Pennsylvania’s elections — like many other states’ — are vulnerable to cyber attack, leaving our democracy in a precarious state. As a former Pennsylvania legislator and member of Congress representing the Keystone State, I know how important free, fair, and secure elections are to governing. A lack of public trust in the vote imperils our great American experiment in popular sovereignty. Despite these serious threats to our election architecture, there are known solutions that we can, and must, implement. The report of the Blue Ribbon Commission on Pennsylvania’s Election Security provides this blueprint to secure our elections.
The most pressing challenge in Pennsylvania rests with our voting machines. In the 2018 midterm elections, more than 80 percent of Pennsylvania voters cast their ballots on less secure, paperless machines (called direct-recording electronic systems, or DREs). These machines are vulnerable to hacking and technological errors, something that researchers have long demonstrated. The machines used also lack a paper trail, making it impossible for officials to recount individual ballots in close races or conduct routine post-election audits. Pennsylvania is not alone: 13 states total used paperless DREs in this past November’s elections.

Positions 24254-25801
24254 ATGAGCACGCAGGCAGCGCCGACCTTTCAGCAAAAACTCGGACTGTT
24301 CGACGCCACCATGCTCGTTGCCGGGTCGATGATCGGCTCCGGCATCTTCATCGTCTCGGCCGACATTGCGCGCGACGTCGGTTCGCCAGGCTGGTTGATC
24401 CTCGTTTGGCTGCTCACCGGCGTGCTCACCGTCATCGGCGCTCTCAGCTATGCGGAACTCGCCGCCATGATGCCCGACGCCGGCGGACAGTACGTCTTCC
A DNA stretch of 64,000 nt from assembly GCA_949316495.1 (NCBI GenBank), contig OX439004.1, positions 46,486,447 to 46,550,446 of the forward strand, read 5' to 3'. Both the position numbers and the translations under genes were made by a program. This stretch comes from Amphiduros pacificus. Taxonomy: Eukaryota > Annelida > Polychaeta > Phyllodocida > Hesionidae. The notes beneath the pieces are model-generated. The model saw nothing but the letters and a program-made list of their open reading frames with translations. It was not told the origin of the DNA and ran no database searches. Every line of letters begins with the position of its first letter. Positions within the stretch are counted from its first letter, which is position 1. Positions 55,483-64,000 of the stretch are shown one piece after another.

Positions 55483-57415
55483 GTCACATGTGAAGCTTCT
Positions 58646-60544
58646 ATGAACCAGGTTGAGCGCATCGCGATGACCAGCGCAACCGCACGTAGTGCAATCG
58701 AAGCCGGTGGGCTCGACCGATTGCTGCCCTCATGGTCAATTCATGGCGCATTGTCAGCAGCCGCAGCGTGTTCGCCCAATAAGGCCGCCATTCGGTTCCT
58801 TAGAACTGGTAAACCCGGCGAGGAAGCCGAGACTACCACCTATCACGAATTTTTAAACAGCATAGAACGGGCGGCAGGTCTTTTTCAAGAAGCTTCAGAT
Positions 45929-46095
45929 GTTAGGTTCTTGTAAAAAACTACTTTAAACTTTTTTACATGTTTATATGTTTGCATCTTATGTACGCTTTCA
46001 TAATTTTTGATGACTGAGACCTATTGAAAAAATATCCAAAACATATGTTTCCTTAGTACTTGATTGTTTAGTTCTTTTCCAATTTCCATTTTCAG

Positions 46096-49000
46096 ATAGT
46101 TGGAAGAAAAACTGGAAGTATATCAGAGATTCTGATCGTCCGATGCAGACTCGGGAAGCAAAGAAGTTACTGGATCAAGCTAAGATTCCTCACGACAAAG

These threats are grave enough to demand action in any state, and Pennsylvania’s status as a perennial battleground adds to the immediacy of the problem. In 2016, for example, Donald Trump prevailed in Pennsylvania by fewer than 50,000 votes, and in this past November’s congressional elections, voters decided several races by a few percentage points. These close races coupled with the commonwealth’s vulnerable voting machines make Pennsylvania a prime target for any sophisticated attacker set on shifting the results of national elections.